Assembly rules operating along a primary riverbed–grassland successional sequence

Assembly rules operating along a primary riverbed–grassland successional sequence Summary 1 Assembly rules are broadly defined as any filter imposed on a regional species pool that acts to determine the local community structure and composition. Environmental filtering is thought to result in the formation of groups of species with similar traits that tend to co‐occur more often than expected by chance alone, known as Beta guilds. At a smaller scale, within a single Beta guild, species may be partitioned into Alpha guilds – groups of species that have similar resource use and hence should tend not to co‐occur at small scales due the principle of limiting similarity. 2 This research investigates the effects of successional age and the presence of an invasive exotic species on Alpha and Beta guild structuring within plant communities along two successional river terrace sequences in the Waimakariri braided river system in New Zealand. 3 Fifteen sites were sampled, six with and nine without the Russel lupin (Lupinus polyphyllus), an invasive exotic species. At each site, species presence/absence was recorded in 100 circular quadrats (5 cm in diameter) at 30‐cm intervals along a 30‐m transect. Guild proportionality (Alpha guild structuring) was tested for using two a priori guild classifications each containing three guilds, and cluster analysis was used to test for environmental structuring between sites. 4 Significant assembly rules based on Alpha guild structuring were found, particularly for the monocot and dicot guild. Guild proportionality increased with increasing ecological age, which indicated an increase in the relative importance of competitive structuring at later stages of succession. This provides empirical support for Weiher and Keddy's theoretical model of community assembly. 5 Lupins were associated with altered Alpha and Beta guild structuring at early mid successional sites. Lupin‐containing sites had higher silt content than sites without lupins, and this could have altered the strength and scale of competitive structuring within the communities present. 6 This research adds to the increasing evidence for the existence of assembly rules based on limiting similarity within plant communities, and demonstrates the need to incorporate gradients of environmental and competitive adversity when investigating the rules that govern community assembly. http://www.deepdyve.com/assets/images/DeepDyve-Logo-lg.png Journal of Ecology Wiley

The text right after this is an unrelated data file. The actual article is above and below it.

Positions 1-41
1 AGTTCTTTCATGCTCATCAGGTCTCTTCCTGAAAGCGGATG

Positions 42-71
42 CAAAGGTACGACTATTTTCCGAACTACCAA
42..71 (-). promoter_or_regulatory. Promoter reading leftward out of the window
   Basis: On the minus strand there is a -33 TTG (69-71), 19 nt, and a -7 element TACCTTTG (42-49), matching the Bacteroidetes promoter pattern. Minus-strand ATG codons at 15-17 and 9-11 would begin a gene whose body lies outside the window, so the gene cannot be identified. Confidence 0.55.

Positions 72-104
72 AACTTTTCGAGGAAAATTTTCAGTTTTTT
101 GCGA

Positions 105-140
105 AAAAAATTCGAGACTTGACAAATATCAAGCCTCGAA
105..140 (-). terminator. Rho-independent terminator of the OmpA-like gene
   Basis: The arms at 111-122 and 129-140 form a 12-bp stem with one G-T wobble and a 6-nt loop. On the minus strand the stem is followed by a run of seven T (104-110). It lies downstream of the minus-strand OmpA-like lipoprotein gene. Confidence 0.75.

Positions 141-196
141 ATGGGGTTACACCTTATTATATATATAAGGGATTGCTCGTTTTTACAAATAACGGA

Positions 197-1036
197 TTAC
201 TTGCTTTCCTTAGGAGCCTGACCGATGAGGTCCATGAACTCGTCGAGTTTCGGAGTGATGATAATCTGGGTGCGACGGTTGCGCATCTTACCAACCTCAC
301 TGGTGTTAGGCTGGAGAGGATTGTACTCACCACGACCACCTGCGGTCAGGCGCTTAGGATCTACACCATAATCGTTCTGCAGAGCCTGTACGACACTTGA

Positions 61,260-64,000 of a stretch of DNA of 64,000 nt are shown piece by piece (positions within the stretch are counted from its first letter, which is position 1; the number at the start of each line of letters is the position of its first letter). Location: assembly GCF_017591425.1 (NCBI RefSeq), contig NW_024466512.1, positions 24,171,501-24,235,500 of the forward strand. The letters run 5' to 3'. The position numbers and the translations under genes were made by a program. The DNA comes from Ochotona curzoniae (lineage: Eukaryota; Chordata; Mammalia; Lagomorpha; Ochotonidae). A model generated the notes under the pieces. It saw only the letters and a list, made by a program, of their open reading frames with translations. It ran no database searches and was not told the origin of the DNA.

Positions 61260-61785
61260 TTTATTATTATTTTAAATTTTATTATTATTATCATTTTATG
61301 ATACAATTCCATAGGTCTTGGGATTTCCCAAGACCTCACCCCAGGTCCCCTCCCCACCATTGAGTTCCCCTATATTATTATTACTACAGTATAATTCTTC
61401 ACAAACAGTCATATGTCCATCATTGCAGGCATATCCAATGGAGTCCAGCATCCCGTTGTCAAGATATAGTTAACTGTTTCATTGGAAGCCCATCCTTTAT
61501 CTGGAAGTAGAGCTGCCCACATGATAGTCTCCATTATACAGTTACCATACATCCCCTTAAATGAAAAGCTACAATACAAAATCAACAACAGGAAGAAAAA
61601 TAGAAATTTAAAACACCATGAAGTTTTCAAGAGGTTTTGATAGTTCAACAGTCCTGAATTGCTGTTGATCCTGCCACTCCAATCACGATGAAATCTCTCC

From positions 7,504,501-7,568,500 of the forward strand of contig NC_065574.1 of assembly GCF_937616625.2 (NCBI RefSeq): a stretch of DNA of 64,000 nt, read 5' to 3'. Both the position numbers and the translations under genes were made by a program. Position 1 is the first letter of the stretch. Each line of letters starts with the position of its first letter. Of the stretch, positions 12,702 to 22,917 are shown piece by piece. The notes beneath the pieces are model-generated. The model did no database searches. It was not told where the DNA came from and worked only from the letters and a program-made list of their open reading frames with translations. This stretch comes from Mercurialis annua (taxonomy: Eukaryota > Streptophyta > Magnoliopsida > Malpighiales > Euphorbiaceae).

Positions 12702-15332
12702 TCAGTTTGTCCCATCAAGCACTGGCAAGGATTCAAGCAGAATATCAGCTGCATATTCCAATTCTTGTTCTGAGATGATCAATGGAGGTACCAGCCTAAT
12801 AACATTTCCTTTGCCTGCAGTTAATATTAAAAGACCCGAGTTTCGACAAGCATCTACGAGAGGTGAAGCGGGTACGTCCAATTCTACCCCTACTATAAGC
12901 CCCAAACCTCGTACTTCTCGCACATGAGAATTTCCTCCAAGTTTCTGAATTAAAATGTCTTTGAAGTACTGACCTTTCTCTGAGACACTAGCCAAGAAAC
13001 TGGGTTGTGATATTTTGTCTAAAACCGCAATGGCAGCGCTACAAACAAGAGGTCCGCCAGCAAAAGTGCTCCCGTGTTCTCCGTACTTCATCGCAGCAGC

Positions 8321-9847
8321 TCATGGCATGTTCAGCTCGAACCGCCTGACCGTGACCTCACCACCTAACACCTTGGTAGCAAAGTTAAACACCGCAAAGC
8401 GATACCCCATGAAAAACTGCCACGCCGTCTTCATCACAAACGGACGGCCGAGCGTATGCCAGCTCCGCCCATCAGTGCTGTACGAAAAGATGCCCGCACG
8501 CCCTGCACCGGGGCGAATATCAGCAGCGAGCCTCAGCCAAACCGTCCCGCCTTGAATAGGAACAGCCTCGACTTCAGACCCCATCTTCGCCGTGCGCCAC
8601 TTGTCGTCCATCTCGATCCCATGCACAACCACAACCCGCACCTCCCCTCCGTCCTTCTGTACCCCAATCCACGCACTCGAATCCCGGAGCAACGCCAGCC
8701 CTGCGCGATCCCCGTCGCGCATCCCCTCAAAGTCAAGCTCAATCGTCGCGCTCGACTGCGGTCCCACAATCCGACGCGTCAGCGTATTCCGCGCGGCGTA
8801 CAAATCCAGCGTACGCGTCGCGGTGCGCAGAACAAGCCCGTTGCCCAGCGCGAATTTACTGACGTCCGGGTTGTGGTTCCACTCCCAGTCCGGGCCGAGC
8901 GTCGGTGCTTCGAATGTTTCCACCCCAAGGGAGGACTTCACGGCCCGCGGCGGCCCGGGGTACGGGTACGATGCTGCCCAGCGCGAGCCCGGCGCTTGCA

Assembly rules operating along a primary riverbed–grassland successional sequence

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Publisher
Wiley
Copyright
Copyright © 2006 Wiley Subscription Services, Inc., A Wiley Company
ISSN
0022-0477
eISSN
1365-2745
DOI
10.1111/j.1365-2745.2006.01170.x
Publisher site
See Article on Publisher Site

Abstract

Summary 1 Assembly rules are broadly defined as any filter imposed on a regional species pool that acts to determine the local community structure and composition. Environmental filtering is thought to result in the formation of groups of species with similar traits that tend to co‐occur more often than expected by chance alone, known as Beta guilds. At a smaller scale, within a single Beta guild, species may be partitioned into Alpha guilds – groups of species that have similar resource use and hence should tend not to co‐occur at small scales due the principle of limiting similarity. 2 This research investigates the effects of successional age and the presence of an invasive exotic species on Alpha and Beta guild structuring within plant communities along two successional river terrace sequences in the Waimakariri braided river system in New Zealand. 3 Fifteen sites were sampled, six with and nine without the Russel lupin (Lupinus polyphyllus), an invasive exotic species. At each site, species presence/absence was recorded in 100 circular quadrats (5 cm in diameter) at 30‐cm intervals along a 30‐m transect. Guild proportionality (Alpha guild structuring) was tested for using two a priori guild classifications each containing three guilds, and cluster analysis was used to test for environmental structuring between sites. 4 Significant assembly rules based on Alpha guild structuring were found, particularly for the monocot and dicot guild. Guild proportionality increased with increasing ecological age, which indicated an increase in the relative importance of competitive structuring at later stages of succession. This provides empirical support for Weiher and Keddy's theoretical model of community assembly. 5 Lupins were associated with altered Alpha and Beta guild structuring at early mid successional sites. Lupin‐containing sites had higher silt content than sites without lupins, and this could have altered the strength and scale of competitive structuring within the communities present. 6 This research adds to the increasing evidence for the existence of assembly rules based on limiting similarity within plant communities, and demonstrates the need to incorporate gradients of environmental and competitive adversity when investigating the rules that govern community assembly.

Journal

Journal of EcologyWiley

Published: Nov 1, 2006

References

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